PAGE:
One of the most significant medical discoveries of the 21st century is the use of embryonic stem cells in research and treatment of conditions that are considered incurable. Embryonic stem cell research raises many questions in morals and ethics in the medical community.
The question, "should human stem cell research be banned?" will be the focus of this discussion. Both the arguments for and against stem cell research will be introduced in this essay in regards to the ethical questions that can arise from the culturing of human embryonic stem cells. There will also be an emphasis on the benefits that can come from this type of research.
What is Human Embryonic Stem Cell Research?
Before getting into the moral and ethical issues of this subject, we must first understand exactly what human embryonic stem cell research is. Human beings, like all animals, have stem cells that hold the ability to constantly renew themselves.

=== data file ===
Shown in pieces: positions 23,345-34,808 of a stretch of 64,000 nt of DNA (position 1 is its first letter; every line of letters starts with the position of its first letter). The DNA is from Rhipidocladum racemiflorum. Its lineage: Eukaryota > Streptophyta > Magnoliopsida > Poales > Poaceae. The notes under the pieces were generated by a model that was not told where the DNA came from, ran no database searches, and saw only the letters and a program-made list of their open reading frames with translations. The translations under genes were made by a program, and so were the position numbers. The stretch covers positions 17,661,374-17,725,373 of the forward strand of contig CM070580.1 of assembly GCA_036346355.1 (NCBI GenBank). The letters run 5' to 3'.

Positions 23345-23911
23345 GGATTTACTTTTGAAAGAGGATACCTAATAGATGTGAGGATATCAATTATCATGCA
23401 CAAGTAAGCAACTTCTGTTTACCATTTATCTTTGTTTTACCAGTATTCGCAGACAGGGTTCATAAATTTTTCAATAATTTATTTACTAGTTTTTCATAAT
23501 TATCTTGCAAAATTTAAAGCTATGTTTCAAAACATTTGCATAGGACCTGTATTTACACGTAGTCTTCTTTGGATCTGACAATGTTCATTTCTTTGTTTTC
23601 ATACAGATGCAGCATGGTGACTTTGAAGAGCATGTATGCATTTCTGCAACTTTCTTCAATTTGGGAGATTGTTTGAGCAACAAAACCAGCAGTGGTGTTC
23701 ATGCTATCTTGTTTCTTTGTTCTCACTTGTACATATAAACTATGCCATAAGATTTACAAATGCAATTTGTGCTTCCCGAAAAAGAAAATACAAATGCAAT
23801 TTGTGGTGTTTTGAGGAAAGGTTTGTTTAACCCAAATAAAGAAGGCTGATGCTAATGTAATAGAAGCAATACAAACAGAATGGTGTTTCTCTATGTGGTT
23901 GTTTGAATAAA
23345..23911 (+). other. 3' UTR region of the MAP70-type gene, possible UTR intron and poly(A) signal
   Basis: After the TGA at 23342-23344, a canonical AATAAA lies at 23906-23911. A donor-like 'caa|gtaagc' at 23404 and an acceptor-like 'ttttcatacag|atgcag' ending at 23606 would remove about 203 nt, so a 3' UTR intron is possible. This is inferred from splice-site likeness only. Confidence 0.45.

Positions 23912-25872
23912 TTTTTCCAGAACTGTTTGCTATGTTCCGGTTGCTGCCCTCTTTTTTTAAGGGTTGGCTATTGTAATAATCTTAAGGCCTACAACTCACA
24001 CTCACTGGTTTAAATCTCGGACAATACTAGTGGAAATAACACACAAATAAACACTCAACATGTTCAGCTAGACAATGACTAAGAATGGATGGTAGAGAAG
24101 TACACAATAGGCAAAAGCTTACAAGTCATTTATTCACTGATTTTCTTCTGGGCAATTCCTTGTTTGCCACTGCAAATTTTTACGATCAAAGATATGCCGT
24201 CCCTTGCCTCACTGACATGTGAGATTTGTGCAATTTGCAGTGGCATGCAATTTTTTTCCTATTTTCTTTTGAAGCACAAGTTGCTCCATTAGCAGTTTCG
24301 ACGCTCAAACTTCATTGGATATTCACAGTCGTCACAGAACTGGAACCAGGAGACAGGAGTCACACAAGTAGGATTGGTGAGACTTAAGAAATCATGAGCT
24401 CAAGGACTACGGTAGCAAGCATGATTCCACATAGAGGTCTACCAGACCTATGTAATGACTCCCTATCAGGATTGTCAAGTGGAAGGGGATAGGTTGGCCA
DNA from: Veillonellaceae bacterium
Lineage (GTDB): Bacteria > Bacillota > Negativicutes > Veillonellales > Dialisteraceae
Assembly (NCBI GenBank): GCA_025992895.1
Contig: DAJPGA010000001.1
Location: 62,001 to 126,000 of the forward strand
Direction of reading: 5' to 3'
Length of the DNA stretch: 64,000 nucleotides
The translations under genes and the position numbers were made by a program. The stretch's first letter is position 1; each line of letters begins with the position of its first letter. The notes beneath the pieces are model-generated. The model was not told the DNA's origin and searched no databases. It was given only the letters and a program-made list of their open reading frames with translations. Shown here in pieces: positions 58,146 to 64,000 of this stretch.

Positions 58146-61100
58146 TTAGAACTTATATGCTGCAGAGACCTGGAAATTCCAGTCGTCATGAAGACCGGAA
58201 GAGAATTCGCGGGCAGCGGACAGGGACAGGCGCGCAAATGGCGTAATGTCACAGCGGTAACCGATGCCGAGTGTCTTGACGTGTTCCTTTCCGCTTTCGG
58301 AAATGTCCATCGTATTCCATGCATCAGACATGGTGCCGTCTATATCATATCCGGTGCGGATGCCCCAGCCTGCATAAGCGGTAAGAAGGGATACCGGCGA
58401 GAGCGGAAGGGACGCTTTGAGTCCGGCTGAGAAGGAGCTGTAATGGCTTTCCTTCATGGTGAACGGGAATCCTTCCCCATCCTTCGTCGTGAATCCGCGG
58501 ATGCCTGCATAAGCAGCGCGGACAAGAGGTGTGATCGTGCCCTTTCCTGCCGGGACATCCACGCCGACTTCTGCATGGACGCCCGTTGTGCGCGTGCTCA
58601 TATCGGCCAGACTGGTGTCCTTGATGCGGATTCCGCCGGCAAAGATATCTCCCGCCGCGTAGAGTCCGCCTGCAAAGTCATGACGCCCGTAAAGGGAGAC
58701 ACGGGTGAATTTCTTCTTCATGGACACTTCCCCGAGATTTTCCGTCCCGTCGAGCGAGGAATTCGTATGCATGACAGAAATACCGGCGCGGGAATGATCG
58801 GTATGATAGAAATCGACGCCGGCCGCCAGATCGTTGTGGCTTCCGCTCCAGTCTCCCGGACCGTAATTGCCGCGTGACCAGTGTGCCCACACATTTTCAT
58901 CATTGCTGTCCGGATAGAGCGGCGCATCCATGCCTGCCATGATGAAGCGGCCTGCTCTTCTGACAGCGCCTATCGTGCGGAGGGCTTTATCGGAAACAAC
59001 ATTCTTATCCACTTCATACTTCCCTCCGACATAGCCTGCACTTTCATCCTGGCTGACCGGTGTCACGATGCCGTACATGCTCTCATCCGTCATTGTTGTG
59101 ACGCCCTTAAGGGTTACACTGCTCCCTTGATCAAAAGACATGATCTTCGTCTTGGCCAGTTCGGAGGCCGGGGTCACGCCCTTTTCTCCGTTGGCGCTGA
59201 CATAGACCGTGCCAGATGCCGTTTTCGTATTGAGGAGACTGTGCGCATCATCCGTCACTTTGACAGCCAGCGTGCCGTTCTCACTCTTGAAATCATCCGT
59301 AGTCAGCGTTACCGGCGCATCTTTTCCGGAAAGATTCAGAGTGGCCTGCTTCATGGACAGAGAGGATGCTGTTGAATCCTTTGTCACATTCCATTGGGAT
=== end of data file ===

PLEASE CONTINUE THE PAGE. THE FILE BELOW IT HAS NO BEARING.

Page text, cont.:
Stem cells found in human adults mature into very specific cells, for example, heart, blood, and brain cells. The exciting discovery found in embryonic stem cells is that they are pluripotent; they have the ability to develop into almost any cell type. These are the cells that are found in a four to five day old embryo.
The idea is that these highly adaptable stem cells could possibly be used to develop new cells that can be used to replace cells that have been damaged from injuries, such as spinal cord injuries, or diseases, such as Alzheimer's or Parkinson's. These stem cells could also be used in research to create new drugs to treat these and other conditions.
Currently, stem cells for this type of research are obtained from aborted fetal tissue, excess embryos from infertility treatments, and in some cases, embryos created specifically for...